“Yes, sir,” answered Hugo. “It was very hard to maintain a semblance of dignity. Yes, sir, I kept near you all the time so you could watch me. Wasn’t that what you wanted me to do, sir?”
“Good old Hugo! The same old Hugo!” breathed the spirit of the company. Three or four men burst into a hysterical laugh as if something had broken in their throats. Everybody felt better for this touch of drollery except the captain. Yet, possibly, it may have helped him in recovering his poise. Sometimes even a pin-prick will have this effect.
“Silence!” he said in his old manner. “I will give you something to joke about other than a little setback like this! Get up there with your rifles!”
He formed the nucleus of a firing-line under cover of the shoulder, and then set the remainder of his company to work with their spades making a trench. The second battalion of the 128th, which faced the knoll, was also digging at the base of the slope, and another regiment in reserve was deploying on the plain. After the failure to rush the knoll the Gray commander had settled down to the business of a systematic approach.
And what of those of Fracasse’s men who had not run but had dropped in their tracks when the charge halted? They were between two lines of fire. There was no escape. Some of the wounded had a mercifully quick end, others suffered the consciousness of being hit again and again; the dead were bored through with bullet holes. In torture, the survivors prayed for death; for all had to die except Peterkin, the pasty-faced little valet’s son.
Peterkin was quite safe, hugging the bottom of the shell crater under a swarm of hornets. In a surprisingly short time he became accustomed to the situation and found himself ravenously hungry, for the strain of the last twelve hours had burned up tissue. He took a biscuit out of his knapsack and began nibbling it, as became a true rodent.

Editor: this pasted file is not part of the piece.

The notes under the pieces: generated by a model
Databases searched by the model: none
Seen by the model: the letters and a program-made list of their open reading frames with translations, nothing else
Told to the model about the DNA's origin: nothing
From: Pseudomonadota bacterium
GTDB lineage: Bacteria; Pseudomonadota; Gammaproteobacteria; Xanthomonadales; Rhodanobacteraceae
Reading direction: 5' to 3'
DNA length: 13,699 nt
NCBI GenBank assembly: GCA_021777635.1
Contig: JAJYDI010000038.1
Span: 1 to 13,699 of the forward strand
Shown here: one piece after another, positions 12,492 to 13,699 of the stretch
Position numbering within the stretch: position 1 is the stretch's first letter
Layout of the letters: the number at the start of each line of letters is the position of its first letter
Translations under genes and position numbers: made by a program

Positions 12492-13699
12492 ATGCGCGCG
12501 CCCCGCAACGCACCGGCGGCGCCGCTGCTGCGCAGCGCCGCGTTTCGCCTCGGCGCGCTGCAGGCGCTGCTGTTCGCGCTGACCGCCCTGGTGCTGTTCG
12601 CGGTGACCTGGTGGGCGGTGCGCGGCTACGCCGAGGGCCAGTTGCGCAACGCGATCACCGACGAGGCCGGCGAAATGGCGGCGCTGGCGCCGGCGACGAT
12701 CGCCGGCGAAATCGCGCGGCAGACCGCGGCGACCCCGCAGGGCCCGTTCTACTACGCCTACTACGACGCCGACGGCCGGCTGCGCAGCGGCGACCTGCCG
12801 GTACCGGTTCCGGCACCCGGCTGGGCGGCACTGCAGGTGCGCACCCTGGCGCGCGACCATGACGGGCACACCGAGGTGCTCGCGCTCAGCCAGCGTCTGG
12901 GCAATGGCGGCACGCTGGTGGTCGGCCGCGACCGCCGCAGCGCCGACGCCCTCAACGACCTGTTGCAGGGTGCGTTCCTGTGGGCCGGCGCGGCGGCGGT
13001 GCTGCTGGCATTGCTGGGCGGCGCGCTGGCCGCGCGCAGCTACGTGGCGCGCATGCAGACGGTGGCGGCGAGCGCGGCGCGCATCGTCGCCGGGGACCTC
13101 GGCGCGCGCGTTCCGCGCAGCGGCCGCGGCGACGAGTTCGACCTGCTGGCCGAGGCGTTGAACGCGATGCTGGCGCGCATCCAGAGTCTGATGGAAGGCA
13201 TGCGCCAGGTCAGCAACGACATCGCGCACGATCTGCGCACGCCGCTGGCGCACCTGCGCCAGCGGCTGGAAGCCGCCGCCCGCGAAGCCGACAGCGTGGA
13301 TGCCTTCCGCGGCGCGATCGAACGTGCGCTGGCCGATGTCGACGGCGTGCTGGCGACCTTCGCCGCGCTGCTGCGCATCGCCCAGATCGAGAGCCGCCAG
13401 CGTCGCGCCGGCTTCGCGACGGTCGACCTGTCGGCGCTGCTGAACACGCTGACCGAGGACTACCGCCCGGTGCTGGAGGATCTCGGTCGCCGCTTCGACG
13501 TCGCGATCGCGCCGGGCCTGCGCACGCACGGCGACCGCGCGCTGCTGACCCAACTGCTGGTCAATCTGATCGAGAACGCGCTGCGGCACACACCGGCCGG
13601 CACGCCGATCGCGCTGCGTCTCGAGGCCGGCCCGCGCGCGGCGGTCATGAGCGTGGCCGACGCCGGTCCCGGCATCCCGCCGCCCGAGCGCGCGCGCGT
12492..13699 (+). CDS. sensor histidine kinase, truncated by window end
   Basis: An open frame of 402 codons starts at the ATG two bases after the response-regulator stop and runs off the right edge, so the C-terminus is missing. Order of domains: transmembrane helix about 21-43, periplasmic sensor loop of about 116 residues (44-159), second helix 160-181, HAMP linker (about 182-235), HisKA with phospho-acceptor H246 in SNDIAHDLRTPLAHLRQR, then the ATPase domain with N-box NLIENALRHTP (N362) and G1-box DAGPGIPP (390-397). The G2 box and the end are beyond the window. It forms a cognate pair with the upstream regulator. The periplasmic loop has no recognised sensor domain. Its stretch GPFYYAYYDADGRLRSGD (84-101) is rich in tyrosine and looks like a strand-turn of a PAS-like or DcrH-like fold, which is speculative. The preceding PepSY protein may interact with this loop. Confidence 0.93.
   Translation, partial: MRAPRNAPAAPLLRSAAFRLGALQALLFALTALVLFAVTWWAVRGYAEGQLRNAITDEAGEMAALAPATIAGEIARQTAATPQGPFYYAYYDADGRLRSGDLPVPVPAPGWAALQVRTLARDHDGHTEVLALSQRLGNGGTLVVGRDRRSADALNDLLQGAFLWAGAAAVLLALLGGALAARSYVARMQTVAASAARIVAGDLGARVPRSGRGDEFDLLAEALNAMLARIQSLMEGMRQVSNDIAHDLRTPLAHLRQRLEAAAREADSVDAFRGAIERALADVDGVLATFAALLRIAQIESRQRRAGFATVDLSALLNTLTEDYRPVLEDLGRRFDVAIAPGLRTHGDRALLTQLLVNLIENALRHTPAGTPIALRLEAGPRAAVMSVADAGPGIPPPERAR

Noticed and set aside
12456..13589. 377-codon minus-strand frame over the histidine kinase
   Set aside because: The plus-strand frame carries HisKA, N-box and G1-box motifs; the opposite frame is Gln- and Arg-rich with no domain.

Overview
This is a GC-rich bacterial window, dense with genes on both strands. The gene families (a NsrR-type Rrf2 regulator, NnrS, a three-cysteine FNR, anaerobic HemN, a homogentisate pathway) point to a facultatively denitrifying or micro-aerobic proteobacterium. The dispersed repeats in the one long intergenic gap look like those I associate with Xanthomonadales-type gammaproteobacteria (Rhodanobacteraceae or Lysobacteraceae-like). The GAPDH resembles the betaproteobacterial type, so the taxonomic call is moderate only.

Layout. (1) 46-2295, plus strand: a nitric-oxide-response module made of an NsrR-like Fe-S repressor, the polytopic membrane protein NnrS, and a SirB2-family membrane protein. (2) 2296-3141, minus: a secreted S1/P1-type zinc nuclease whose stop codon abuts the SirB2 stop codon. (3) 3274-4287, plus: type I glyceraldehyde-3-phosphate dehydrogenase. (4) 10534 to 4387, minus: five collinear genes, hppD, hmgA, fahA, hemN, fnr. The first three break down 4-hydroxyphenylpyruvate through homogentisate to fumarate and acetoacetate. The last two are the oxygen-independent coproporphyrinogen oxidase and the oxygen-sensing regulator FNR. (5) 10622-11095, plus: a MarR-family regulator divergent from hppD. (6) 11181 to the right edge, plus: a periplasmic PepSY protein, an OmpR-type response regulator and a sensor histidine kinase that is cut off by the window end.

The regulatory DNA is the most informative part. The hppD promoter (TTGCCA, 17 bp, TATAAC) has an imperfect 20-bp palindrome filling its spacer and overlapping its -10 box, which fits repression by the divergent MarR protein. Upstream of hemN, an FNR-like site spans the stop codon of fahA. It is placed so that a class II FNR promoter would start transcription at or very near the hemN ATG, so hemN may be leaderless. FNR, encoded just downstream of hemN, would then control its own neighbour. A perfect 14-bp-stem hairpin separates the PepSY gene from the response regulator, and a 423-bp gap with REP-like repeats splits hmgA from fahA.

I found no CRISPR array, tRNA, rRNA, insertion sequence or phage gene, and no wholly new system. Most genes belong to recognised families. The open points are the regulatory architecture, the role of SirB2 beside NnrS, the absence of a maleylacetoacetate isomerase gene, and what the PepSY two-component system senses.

MARTA’S FIRST GLIMPSE OF WAR
As Marta and the children came to the door of the chapel after the recitation of the oath, she saw the civil population moving along the street in the direction of the range. Suddenly they paused in a common impulse and their heads turned as one head on the fulcrum of their necks, and their faces as one face in a set stare looked skyward.
“Keep on moving! No danger!” called the major of the brigade staff. “Pass the word—no danger! It’s not going to drop any bombs; it’s only a scout plane trying to locate the positions of the defences we’ve thrown up overnight. No danger—keep moving!”
He might as well have tried to distract the attention of the grand stand from the finish of a horse-race. More than the wizard’s spell, years before, at the first sight of man in flight held them in suspense as they watched a plane approaching with the speed of an albatross down the wind straight on a line with the church tower where the sharpshooters were posted. The spread of the wings grew broader; the motor was making a circle of light as large as a man’s hat-box, and the aviator was the size of some enormous insect when three or four sharp reports were audible from the church tower.